Thursday, the Washington Redskins filed their appeal of the U.S. Trademark Trial and Appeal Board’s June decision to cancel several of the team's trademarks because it was "disparaging to Native Americans."
"We believe that the Trademark Trial and Appeal Board ignored both federal case law and the weight of the evidence, and we look forward to having a federal court review this obviously flawed decision," said Bob Raskopf, trademark attorney for the Washington Redskins, in a statement.
According to the release, "the appeal is in the form of a complaint, effectively starting the litigation anew, this time in a federal court before a federal judge, and not in the administrative agency that issued the recent split decision."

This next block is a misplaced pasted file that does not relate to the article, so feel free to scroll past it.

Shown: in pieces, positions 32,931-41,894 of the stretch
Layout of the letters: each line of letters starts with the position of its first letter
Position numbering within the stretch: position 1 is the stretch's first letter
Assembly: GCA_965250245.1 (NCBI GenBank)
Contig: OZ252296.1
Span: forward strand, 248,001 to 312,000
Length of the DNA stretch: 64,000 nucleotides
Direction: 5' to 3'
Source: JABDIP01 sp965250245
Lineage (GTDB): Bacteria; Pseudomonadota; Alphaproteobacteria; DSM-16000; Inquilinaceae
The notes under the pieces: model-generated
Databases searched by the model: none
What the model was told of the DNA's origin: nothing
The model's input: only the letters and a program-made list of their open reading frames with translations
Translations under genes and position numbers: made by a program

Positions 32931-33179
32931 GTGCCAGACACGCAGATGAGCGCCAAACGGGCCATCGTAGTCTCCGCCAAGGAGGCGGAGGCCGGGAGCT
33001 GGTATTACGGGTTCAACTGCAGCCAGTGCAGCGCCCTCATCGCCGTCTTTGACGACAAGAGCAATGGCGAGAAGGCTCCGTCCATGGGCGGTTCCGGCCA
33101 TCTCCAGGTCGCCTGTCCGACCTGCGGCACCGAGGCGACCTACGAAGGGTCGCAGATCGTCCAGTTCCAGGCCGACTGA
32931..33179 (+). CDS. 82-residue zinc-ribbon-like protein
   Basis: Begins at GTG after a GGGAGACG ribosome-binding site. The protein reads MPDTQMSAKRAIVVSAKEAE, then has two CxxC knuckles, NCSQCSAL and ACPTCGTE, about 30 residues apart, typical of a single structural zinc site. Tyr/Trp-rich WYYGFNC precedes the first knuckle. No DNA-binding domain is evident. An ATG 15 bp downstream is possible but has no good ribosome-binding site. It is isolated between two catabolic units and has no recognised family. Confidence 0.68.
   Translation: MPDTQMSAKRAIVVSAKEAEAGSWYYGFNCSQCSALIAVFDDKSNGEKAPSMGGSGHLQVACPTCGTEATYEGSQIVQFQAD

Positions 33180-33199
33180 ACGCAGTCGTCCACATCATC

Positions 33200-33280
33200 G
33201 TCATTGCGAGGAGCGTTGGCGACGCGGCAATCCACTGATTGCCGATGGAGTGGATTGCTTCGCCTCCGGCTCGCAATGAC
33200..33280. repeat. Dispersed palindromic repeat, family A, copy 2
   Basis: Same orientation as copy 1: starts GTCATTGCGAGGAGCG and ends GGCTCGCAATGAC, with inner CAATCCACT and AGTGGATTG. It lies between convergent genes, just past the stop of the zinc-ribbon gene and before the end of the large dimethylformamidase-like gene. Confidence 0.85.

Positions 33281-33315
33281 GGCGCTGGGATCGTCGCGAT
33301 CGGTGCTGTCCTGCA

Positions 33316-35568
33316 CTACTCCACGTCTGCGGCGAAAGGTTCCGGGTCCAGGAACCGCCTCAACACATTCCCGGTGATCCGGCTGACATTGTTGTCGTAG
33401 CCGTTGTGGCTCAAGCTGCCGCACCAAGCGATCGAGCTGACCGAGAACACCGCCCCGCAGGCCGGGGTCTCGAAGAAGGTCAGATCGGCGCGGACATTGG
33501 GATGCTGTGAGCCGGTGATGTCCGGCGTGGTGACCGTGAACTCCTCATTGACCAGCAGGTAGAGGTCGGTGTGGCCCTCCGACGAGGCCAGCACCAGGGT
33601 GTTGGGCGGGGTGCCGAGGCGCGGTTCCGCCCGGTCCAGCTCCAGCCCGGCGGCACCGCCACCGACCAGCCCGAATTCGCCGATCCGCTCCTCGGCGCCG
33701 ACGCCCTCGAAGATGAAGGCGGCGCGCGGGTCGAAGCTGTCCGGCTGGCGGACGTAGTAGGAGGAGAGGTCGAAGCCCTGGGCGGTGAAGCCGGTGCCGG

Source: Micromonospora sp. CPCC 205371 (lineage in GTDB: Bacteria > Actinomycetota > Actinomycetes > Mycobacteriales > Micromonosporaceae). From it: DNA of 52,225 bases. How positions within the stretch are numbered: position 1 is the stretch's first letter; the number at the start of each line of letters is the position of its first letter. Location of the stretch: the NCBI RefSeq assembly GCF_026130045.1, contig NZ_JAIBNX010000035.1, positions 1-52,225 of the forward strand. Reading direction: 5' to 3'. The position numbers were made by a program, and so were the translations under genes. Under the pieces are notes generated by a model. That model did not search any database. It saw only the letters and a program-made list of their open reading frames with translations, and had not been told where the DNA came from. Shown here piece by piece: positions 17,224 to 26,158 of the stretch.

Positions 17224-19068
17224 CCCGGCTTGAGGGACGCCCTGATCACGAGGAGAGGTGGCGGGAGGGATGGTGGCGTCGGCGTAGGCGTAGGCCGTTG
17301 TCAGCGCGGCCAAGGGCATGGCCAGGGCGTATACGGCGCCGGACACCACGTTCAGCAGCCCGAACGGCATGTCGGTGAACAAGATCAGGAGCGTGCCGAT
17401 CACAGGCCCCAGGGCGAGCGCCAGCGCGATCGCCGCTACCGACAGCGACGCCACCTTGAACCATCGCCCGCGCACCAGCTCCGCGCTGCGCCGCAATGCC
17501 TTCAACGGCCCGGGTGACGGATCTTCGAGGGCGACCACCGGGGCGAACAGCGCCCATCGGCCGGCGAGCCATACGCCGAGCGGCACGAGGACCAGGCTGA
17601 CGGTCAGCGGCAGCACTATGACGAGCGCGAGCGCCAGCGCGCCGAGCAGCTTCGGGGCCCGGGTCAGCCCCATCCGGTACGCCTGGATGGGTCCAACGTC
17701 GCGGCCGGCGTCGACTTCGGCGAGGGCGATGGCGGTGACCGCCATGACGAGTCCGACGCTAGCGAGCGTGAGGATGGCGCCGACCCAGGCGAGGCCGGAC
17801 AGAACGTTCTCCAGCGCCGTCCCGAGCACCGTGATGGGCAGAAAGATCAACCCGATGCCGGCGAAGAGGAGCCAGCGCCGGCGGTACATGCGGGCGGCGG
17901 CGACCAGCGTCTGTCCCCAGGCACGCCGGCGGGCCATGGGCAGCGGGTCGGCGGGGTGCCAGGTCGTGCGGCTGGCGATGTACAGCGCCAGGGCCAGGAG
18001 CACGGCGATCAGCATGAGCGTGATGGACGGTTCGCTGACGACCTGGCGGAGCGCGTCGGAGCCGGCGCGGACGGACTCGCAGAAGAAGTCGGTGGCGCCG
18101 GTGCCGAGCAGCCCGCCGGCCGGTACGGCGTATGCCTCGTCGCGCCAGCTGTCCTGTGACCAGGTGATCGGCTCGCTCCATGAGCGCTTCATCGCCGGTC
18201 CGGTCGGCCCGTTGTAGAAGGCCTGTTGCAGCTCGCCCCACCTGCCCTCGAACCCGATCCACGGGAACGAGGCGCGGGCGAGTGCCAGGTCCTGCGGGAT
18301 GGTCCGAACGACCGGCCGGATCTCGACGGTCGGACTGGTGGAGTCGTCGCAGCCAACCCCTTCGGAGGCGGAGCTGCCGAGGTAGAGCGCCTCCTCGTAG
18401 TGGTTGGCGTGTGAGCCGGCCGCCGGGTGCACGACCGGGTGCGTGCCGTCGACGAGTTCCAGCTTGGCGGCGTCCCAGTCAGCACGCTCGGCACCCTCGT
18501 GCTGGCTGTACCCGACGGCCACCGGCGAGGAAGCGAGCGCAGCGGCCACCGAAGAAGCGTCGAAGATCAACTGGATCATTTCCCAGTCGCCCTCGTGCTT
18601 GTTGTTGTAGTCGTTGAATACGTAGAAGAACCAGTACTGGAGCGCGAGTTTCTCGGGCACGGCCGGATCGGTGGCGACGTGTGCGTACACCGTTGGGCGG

The team will argue that its First and Fifth Amendment rights were violated.
"Specifically, by cancelling valuable, decades-old registrations, the Board improperly penalized the Washington Redskins based on the content of the team’s speech in violation of the First Amendment," the statement said. "The complaint also alleges that the team has been unfairly deprived of its valuable and long-held intellectual property rights in violation of the Fifth Amendment."
While the case is in federal court, the Redskins’ federal trademark registrations remain in full force and effect, giving them the right to use its marks and to enforce them against infringers and counterfeiters.
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